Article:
A team of researchers led by NDSU assistant professors Zhongyu Yang (chemistry and biochemistry) and Bingcan Chen (plant sciences) have recently published two articles focused on the development of metal-organic materials (MOMs) that can successfully immobilize enzymes and the introduction of a unique method to characterize the structural basis governing the catalytic performance of the entrapped enzymes. The back-to-back papers are published in the premiere issue of Chem Catalysis, a new premier journal from Cell Press that covers research on fundamental and applied catalysis.
Over the past decade, the frontier of biomaterials science has involved the use of MOMs to immobilize enzymes during biocatalysis. Biocatalysis is the process of speeding up chemical reactions in biological systems with natural catalysts, such as enzymes, performing chemical transformations on organic compounds or biomacromolecules. At the conclusion of these chemical reactions, enzymes are typically unrecoverable as they remain mixed in solution with the products with which they have interacted. Yang and Chen’s novel solution allows for the enzymes to be isolated and extracted, allowing them to be used again and again thus saving energy, electricity, human labor effort and funding for both researchers and industry.
While there are other methods currently used to immobilize and isolate enzymes, they are often limited by an individual enzyme’s dimension, surface charge, and substrate size. In addition, many immobilization platforms and materials are unstable under either acidic or basic pHs, so the catalytic reaction conditions are limited.
To create a platform that could be used for all enzymes regardless of these limitations, Yang and Chen developed what they call the Ca-MOM system, wherein Ca2+ and a few carboxylate compounds can form co-crystals while entrapping enzymes in water. The chemicals needed to make Ca-MOM are cheap and the reaction is a completely green synthesis using water without any additional requirements of power, pressure, temperature, or even sunlight and Ca-MOM immobilizes enzymes under a very wide range of pH.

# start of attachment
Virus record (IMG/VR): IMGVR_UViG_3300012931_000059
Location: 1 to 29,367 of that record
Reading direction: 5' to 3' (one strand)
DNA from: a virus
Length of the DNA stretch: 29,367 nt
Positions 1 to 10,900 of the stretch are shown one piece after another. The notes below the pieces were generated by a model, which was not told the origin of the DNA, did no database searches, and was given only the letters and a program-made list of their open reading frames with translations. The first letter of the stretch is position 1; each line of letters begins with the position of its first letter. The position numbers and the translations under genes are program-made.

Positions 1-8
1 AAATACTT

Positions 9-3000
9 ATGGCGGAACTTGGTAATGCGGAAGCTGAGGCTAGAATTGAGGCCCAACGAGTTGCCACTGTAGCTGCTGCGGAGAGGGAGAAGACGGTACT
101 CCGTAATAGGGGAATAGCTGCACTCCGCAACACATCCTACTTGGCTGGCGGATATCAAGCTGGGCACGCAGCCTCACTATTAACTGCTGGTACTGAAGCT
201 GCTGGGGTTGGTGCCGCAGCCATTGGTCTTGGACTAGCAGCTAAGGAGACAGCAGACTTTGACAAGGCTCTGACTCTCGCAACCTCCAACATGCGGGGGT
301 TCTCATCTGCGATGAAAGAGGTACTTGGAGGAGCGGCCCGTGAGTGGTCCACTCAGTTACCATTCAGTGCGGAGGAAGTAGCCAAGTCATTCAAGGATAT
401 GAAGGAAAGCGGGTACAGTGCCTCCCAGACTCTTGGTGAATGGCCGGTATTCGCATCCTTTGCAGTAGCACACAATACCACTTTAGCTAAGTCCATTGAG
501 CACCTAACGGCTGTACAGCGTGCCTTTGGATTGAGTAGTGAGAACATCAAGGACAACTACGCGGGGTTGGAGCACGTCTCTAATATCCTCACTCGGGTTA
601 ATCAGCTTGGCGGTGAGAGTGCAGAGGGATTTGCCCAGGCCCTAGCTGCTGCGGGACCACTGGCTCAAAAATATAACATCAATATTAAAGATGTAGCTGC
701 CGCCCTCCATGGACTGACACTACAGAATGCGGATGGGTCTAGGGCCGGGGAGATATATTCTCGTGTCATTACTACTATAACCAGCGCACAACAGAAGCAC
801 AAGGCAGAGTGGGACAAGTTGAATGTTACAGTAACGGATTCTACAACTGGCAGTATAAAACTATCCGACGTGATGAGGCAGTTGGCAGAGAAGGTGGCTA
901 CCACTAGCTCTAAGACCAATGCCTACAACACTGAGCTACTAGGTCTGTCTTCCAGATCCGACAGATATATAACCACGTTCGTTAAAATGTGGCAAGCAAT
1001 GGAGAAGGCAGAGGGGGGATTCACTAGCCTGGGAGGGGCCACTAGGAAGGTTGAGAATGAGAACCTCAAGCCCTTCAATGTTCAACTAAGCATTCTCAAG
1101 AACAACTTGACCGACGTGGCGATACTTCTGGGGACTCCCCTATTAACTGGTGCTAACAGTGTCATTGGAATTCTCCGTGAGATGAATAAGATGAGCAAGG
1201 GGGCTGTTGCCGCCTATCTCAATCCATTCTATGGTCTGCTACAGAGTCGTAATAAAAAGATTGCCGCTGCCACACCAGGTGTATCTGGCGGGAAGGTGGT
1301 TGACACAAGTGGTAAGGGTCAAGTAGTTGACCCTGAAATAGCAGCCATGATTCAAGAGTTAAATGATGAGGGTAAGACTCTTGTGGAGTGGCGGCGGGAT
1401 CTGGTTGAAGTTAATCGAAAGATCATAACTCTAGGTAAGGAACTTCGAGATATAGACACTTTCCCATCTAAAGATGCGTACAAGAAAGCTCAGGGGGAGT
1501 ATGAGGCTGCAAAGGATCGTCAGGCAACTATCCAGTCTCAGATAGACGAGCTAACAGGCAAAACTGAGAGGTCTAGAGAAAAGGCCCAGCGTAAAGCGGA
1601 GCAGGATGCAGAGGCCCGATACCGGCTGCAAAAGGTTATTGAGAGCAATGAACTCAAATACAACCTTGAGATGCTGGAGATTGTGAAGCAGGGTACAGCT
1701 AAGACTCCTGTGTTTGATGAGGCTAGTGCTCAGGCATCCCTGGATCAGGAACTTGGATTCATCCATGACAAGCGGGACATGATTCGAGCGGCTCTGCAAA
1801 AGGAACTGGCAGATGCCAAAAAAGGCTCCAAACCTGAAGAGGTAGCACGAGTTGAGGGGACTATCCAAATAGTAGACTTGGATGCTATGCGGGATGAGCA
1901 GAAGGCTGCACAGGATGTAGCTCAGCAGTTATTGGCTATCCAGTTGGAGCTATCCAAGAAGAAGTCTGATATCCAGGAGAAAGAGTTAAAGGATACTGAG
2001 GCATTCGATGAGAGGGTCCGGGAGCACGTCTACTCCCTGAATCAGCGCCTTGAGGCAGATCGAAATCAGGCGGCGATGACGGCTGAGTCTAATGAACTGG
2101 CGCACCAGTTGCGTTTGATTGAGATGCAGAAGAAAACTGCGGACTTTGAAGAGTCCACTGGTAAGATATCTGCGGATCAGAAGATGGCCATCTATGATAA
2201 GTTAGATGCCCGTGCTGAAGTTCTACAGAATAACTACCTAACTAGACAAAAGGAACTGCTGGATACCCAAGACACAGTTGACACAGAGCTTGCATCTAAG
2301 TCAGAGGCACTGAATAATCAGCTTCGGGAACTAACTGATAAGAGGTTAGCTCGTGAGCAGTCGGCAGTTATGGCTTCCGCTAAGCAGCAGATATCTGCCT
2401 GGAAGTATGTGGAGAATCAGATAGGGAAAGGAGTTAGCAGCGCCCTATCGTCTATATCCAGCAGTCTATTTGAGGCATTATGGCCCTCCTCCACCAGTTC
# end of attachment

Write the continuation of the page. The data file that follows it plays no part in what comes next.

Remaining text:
Yang and Chen’s research team includes NDSU postdoctoral research fellows Yanxiong Pan (chemistry and biochemistry) and Hui Li (plant sciences); chemistry and biochemistry research assistants Jasmin Farmakes, PhD, Qiaobin Li, and Mary Lenertz; and collaborators from Purdue University and King Abdullah University of Science and Technology.
The team demonstrated the viability of Ca-MOM by isolating four key enzymes already used widely in research and industry: lysozyme (which degrades bacterial cell walls), lipase (which breaks down dietary fats into smaller molecules), and glucose oxidase and horseradish peroxidase (both degrade the reactive oxygen species which are a major threat to human health). The research showed that following biocatalysis, each enzyme’s function was not changed and they were all able to be reused. Reusing enzymes many times over and the near-zero cost of the synthetic conditions will significantly reduce the cost of any reactions requiring enzymes.
The next step for the team is to understand how the enzymes work within their MOMs, or, the structural basis of the enzyme performance. This is a tough task due to the difficulty in obtaining enzyme structure and dynamics information at sufficient resolution under the interference of the MOM materials.
The team complemented their initial research with site-directed spin labeling (SDSL) and electron paramagnetic resonance (EPR) spectroscopy. This process probes the differences in enzyme performance on Ca2+ MOMs and different ligands (bonding molecules). SDSL-EPR is unique in its capability to probe structure and dynamics information at a high resolution regardless of any background interferences. Being able to determine the backbone dynamics of an enzyme at the residue level using SDSL-EPR, the team discovered that an enzyme can possess higher dynamics in one of the Ca-MOMs, which explains the higher catalytic efficiency of the new MOM.
Yang and Chen hope that the new platform, along with the comprehensive analysis tool, will allow for more enzymes to be widely reused and stimulate the development of enzyme immobilization platform design benefiting both research and industry.
Because of attention generated by the new method during the review of the first article, the Chem Catalysis editorial office invited the team to introduce the methodology in a second article. Yang and Chen then published one article in the research section and a second in the resources section of the first issue of Chem Catalysis.
Funding was provided by the NDSU New Faculty Startup funds, NSF CAREER Award (MCB), and USDA-NIFA. For more information, see: